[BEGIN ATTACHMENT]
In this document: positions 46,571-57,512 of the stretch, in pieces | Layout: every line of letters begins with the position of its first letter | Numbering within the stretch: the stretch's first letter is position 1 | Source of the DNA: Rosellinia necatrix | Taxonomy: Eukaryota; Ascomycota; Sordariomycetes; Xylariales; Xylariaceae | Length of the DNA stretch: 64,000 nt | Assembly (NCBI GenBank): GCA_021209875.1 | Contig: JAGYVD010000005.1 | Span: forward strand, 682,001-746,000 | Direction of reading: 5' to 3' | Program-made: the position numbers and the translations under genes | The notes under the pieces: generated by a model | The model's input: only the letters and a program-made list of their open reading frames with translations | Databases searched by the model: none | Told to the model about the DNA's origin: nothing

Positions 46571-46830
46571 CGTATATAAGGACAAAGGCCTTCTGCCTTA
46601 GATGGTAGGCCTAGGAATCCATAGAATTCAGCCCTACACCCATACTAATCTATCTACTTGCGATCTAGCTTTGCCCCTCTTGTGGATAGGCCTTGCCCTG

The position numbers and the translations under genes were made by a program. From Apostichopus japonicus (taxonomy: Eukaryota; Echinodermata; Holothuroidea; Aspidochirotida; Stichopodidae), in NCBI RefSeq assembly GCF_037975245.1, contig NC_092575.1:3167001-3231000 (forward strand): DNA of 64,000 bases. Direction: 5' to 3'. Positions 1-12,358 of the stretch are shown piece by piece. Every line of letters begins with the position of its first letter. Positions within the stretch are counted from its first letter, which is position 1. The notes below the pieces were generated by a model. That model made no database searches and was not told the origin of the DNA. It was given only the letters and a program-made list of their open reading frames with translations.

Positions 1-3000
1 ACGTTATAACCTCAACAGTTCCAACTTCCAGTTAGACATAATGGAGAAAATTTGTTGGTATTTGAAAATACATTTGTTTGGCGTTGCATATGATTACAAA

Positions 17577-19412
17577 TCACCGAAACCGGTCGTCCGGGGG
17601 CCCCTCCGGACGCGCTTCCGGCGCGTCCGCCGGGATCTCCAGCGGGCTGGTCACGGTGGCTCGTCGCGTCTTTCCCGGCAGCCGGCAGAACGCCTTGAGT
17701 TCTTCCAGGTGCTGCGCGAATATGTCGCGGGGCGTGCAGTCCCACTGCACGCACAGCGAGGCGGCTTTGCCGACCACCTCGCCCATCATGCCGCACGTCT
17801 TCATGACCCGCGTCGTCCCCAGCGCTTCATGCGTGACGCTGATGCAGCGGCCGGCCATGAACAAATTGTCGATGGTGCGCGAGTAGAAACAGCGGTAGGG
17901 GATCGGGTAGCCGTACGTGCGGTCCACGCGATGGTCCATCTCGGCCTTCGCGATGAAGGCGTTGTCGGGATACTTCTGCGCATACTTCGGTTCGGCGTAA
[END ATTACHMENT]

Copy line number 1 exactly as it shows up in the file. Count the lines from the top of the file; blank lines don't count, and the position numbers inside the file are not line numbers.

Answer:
In this document: positions 46,571-57,512 of the stretch, in pieces | Layout: every line of letters begins with the position of its first letter | Numbering within the stretch: the stretch's first letter is position 1 | Source of the DNA: Rosellinia necatrix | Taxonomy: Eukaryota; Ascomycota; Sordariomycetes; Xylariales; Xylariaceae | Length of the DNA stretch: 64,000 nt | Assembly (NCBI GenBank): GCA_021209875.1 | Contig: JAGYVD010000005.1 | Span: forward strand, 682,001-746,000 | Direction of reading: 5' to 3' | Program-made: the position numbers and the translations under genes | The notes under the pieces: generated by a model | The model's input: only the letters and a program-made list of their open reading frames with translations | Databases searched by the model: none | Told to the model about the DNA's origin: nothing